We have created a philosophy around the mantra of Low-Tech, High-Thinking. Our Principles of Low-Tech ensure our innovations are simple, low-cost, locally-sourced, flexible, and open-source. We use High-Thinking in our process to design the best solutions possible that adhere to these principles. We partner with community leaders in underserved regions of the world to field test our initial prototypes. When a scalable solution has been developed, we provide our partners with the support, knowledge, and resources to be active agents of change in the implementation process
How has Coworkrs helped foster the growth of your business?
Recently, we utilized the Coworkrs Gowanus’ production room to shoot some new how-to instructional videos that will go on YouTube and complement our DIY Construction Manual and its Appendix.
We’ve also established friendships and collaborations with other professionals and businesses within the space.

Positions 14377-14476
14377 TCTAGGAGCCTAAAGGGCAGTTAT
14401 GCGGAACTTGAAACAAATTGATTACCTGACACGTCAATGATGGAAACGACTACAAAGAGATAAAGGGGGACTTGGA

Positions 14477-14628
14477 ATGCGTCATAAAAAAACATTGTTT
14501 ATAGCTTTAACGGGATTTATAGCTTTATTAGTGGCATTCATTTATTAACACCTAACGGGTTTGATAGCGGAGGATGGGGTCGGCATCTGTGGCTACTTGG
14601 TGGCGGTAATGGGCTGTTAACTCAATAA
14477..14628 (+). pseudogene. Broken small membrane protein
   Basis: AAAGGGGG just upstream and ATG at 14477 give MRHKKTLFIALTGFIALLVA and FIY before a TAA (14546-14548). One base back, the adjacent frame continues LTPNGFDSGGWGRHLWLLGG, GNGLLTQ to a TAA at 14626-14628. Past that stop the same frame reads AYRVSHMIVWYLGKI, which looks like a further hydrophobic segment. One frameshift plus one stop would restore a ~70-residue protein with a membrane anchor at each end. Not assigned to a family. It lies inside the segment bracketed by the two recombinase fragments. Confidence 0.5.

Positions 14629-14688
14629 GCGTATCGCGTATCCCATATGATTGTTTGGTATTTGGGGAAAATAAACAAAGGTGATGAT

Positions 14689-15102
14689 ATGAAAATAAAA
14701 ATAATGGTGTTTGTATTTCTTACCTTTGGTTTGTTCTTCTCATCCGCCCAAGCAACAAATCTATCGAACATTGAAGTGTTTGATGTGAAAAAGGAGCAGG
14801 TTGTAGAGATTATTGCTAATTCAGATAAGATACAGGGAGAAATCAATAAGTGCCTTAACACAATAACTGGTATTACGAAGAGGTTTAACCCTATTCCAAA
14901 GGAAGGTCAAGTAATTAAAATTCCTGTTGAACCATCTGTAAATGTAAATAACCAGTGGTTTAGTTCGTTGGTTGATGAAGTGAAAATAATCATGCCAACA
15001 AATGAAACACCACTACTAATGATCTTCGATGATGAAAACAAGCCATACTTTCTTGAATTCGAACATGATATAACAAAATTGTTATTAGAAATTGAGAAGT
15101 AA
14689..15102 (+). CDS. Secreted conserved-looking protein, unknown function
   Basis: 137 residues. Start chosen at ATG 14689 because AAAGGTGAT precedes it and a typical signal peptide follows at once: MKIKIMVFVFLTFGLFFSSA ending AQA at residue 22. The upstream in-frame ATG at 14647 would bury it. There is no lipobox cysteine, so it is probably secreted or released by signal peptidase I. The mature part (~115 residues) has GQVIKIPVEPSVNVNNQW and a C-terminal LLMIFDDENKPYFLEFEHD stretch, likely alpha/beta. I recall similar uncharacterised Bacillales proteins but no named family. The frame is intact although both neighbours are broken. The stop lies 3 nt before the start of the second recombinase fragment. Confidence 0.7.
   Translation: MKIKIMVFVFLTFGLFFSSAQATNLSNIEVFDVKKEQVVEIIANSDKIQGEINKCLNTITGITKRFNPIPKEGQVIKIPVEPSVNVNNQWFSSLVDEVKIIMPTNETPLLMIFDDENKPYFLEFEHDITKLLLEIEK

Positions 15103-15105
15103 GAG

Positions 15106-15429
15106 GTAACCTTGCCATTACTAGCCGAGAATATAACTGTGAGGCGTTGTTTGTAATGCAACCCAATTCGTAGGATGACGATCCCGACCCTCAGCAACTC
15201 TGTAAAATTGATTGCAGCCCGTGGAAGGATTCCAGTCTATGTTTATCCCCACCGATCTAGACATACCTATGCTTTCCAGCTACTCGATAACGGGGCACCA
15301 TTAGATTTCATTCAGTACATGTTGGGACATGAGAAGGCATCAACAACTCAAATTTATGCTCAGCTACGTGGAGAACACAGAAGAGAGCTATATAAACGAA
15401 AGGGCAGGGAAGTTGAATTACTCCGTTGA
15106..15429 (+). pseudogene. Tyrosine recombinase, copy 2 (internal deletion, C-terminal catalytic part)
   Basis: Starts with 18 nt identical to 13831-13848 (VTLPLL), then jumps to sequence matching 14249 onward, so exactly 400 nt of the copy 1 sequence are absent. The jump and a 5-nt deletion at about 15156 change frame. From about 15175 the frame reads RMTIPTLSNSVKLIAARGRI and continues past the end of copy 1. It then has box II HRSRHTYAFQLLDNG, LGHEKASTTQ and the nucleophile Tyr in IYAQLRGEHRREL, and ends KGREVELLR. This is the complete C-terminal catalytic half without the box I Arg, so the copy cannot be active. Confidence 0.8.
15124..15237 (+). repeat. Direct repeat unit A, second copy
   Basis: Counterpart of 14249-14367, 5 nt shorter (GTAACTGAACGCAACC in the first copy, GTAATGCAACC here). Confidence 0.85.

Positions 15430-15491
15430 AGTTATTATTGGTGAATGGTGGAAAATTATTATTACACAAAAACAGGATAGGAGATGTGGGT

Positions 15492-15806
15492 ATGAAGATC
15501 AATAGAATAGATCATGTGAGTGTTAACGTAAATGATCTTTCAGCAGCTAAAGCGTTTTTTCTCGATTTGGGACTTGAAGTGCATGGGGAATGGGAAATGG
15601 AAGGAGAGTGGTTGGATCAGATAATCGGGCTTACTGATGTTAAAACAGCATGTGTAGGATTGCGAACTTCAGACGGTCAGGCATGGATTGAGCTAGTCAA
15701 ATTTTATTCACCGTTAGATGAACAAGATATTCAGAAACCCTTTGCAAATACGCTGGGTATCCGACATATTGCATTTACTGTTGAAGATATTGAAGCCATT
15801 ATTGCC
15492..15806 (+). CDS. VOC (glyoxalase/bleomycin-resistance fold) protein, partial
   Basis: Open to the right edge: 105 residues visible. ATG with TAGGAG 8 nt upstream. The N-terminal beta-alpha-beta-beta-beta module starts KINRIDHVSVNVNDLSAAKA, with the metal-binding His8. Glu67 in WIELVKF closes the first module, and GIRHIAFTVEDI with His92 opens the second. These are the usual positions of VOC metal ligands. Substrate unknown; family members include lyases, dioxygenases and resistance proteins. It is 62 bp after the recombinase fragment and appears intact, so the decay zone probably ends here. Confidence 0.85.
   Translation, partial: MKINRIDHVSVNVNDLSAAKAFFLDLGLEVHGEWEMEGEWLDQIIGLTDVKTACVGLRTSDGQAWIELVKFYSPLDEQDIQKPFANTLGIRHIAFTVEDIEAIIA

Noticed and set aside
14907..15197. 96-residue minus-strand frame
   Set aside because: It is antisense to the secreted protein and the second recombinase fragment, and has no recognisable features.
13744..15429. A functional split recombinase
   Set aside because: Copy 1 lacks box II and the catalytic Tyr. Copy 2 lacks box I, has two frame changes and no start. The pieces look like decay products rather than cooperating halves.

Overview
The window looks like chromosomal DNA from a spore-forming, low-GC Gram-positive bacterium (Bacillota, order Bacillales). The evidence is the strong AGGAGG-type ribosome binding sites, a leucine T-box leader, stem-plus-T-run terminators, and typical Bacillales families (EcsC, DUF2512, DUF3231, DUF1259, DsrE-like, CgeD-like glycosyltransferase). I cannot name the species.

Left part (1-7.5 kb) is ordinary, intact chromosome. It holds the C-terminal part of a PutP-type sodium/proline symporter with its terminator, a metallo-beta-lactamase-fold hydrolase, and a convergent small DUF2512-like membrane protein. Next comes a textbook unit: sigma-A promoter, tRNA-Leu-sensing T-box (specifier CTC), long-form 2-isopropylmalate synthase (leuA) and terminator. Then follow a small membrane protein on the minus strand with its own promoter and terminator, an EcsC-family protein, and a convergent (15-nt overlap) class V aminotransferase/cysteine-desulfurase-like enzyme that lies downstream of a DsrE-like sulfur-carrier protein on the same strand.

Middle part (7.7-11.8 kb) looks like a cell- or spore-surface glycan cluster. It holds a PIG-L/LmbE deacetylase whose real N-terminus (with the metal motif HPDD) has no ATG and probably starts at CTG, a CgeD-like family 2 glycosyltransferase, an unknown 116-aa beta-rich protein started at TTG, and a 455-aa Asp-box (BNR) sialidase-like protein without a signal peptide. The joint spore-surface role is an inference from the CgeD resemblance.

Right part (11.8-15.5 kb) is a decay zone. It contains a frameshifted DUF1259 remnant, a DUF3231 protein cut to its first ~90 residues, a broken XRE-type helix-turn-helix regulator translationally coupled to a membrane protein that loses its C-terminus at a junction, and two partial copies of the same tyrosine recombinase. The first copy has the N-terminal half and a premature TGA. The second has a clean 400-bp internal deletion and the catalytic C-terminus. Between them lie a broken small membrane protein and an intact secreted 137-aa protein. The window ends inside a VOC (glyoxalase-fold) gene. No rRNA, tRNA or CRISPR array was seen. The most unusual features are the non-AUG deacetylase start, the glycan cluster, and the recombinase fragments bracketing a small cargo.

Joe Mauceri, a reporter for Pix 11 News, did a story on us and we’re planning on collaborating with OMDigital for our World Maker Faire booth this October in Queens, NY. OMDigital has a really cool digital photo booth that they’re going to donate to us for the weekend, so that kids can have their pictures taken with the water filters they make when we run our Make Your Own Water Filter Station.
What are the milestones that you plan to achieve within six months?
Our implementation partners in Bangladesh, the NGO LEDARS, just completed building a large, 2-story BioSand Filter production and end-user training facility. This will be our project launching pad in SW Bangladesh. Within the next six months LEDARS will utilize local tools, materials, and labor to produce 1,000 filters from this location.
Where is your favorite summer destination in the city?
The People’s Beach at Jacob Riis Park